Ocular melanoma is a primary intraocular tumor: in 90% of cases, it is localized in the choroid, but it can also arise on the iris or on the optic nerve.
It is a rare cancer that develops from melanocytes, which are cells in the eye.
Primary cancers originate directly from the cells of the eye, while secondary cancers are metastases of other cancers that have reached the eye.
The most frequent primary ocular melanomas are those that originate in the uvea, that is, where the cells that produce melanin are present.
Risk Factors and Symptoms of Ocular Melanoma
It is not easy to identify risk factors: ethnicity, eye color, and some hereditary conditions have been identified as risk factors for melanoma. Excessive sun exposure and some professions where it is easy to come into contact with potentially harmful substances represent two other possible risk factors.
Among the hereditary factors we find:
- dysplastic nevus syndrome
- oculodermal melanocytosis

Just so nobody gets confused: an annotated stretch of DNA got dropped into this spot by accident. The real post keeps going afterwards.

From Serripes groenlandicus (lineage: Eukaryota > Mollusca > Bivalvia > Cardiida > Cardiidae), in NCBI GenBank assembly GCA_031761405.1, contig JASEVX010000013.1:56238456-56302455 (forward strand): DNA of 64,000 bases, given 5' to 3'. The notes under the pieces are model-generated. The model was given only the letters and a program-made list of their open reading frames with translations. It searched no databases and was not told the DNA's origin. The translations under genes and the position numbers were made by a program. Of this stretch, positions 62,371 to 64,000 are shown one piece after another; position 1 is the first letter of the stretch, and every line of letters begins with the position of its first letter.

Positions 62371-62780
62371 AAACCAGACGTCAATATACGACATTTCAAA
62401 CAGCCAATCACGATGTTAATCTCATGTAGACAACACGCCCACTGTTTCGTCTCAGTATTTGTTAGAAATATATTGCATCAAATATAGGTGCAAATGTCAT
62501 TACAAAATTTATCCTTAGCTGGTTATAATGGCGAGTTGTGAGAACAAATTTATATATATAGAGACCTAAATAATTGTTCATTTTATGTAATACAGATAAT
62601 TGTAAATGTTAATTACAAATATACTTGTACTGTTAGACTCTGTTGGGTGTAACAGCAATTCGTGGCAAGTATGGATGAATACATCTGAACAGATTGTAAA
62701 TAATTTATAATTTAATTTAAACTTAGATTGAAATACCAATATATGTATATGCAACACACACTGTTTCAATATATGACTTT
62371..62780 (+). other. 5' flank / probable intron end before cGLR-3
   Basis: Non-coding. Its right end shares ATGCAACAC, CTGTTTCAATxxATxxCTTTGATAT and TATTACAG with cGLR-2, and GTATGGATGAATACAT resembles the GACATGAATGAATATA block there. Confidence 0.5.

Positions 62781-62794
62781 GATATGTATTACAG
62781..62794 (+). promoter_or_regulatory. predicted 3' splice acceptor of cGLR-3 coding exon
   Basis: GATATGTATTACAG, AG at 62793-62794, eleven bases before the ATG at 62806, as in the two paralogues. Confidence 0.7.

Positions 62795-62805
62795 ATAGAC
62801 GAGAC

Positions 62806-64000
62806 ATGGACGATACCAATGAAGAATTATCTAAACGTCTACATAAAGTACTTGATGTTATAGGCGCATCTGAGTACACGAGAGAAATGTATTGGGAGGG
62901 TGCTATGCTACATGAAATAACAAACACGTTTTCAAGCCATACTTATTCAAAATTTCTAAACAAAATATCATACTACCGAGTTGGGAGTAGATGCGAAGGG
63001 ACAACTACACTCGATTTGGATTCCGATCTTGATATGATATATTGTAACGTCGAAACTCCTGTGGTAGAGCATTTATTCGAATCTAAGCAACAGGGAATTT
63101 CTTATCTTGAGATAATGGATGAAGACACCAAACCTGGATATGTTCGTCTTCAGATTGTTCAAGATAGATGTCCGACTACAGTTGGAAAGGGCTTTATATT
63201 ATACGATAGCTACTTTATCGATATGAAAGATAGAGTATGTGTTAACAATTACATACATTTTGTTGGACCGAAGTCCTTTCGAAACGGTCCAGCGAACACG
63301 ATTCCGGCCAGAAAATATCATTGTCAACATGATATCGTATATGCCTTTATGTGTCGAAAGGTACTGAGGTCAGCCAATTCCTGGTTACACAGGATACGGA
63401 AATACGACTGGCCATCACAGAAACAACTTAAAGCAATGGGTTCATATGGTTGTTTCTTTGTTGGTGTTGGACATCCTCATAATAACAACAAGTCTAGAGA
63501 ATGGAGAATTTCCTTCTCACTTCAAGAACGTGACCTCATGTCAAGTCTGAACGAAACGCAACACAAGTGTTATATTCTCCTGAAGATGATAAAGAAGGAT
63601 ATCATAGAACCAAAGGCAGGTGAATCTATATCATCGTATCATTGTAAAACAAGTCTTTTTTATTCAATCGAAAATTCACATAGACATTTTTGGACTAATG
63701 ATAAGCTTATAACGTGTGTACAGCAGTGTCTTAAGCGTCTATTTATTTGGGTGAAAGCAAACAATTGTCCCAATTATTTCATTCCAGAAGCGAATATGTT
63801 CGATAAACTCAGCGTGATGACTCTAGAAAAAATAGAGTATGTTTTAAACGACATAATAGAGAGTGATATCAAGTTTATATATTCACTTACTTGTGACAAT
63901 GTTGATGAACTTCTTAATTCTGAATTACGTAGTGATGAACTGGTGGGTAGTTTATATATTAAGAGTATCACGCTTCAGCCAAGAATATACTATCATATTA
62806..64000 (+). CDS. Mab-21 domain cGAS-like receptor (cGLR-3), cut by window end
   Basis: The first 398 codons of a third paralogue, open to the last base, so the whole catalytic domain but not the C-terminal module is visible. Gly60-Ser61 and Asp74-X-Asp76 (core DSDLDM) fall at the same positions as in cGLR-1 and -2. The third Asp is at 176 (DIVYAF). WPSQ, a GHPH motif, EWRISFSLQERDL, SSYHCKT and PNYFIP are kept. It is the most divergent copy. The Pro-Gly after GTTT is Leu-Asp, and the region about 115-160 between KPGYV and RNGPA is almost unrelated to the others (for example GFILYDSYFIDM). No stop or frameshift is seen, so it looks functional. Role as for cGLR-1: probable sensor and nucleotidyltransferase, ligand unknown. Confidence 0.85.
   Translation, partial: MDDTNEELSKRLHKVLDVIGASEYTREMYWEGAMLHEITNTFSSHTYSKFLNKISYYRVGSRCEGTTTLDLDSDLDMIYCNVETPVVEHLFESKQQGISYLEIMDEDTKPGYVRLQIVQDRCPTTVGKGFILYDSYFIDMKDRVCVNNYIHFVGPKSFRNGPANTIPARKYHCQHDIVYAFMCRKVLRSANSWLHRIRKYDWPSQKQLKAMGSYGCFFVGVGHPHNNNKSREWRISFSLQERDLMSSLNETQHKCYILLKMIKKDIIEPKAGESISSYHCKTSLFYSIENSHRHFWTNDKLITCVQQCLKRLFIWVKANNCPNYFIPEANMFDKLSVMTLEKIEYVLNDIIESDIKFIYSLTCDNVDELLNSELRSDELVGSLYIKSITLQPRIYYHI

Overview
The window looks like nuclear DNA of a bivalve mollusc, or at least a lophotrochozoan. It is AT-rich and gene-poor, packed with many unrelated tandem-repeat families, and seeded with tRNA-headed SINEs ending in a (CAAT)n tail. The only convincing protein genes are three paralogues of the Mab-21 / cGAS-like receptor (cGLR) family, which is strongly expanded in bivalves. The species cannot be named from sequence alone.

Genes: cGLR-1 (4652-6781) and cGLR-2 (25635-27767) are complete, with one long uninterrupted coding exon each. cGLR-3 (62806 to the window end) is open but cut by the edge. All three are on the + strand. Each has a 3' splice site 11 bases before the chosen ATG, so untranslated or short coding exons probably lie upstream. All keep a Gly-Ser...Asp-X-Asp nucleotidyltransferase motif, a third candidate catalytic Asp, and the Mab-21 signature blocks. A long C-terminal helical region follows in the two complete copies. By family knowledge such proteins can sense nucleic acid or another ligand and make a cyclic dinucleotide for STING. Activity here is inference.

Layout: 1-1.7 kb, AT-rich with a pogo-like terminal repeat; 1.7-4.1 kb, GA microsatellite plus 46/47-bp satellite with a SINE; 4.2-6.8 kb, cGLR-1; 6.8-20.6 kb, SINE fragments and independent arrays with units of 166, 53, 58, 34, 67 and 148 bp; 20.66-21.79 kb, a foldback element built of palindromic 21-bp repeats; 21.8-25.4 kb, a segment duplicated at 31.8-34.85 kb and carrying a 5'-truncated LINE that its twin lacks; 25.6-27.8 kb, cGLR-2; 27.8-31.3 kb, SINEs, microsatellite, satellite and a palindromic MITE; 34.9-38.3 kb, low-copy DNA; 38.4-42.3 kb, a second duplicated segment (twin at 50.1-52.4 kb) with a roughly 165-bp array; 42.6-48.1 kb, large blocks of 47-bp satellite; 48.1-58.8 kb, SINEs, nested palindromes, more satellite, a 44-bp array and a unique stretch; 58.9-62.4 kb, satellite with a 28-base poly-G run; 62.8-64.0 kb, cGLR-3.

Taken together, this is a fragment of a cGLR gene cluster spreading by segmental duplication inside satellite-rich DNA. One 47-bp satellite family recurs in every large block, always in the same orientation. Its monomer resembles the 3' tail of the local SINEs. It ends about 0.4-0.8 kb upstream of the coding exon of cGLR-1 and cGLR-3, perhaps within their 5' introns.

Ocular melanoma is usually asymptomatic; symptoms affecting vision appear when the disease is already in the advanced stage.
- blurred vision
- double vision
- appearance of black spots
- reduction of the visual field
- flashes of light
- pupil change
Diagnosis and Intervention
The diagnosis of ocular melanoma requires an ophthalmological specialist visit by an ophthalmologist oncologist; once melanoma is recognized, it is advisable to undergo further investigations such as radiography, tomography, and magnetic resonance imaging. For diagnostic purposes, other procedures are also used such as:
1- ophthalmological examination with pupil dilation
2- ocular ultrasound
How to Intervene?
The type of surgery on ocular melanoma depends on a number of factors such as, for example, the location of the tumor; it may also happen that the treatment may include more than one therapeutic option.
Surgery to date is a less common choice than radiotherapy which is used more often thanks to its ability to destroy cancer cells with extreme precision.
Patients with medium to small melanomas can be treated with conservative therapy that preserves the vision of the eye. In some cases, it is possible to perform precision surgery to remove the lesion before carrying out radiotherapy.
The removal of the eyeball is performed under general anesthesia: a biocompatible prosthesis anchored to the muscles is inserted into the orbit. The patient can be discharged after two days.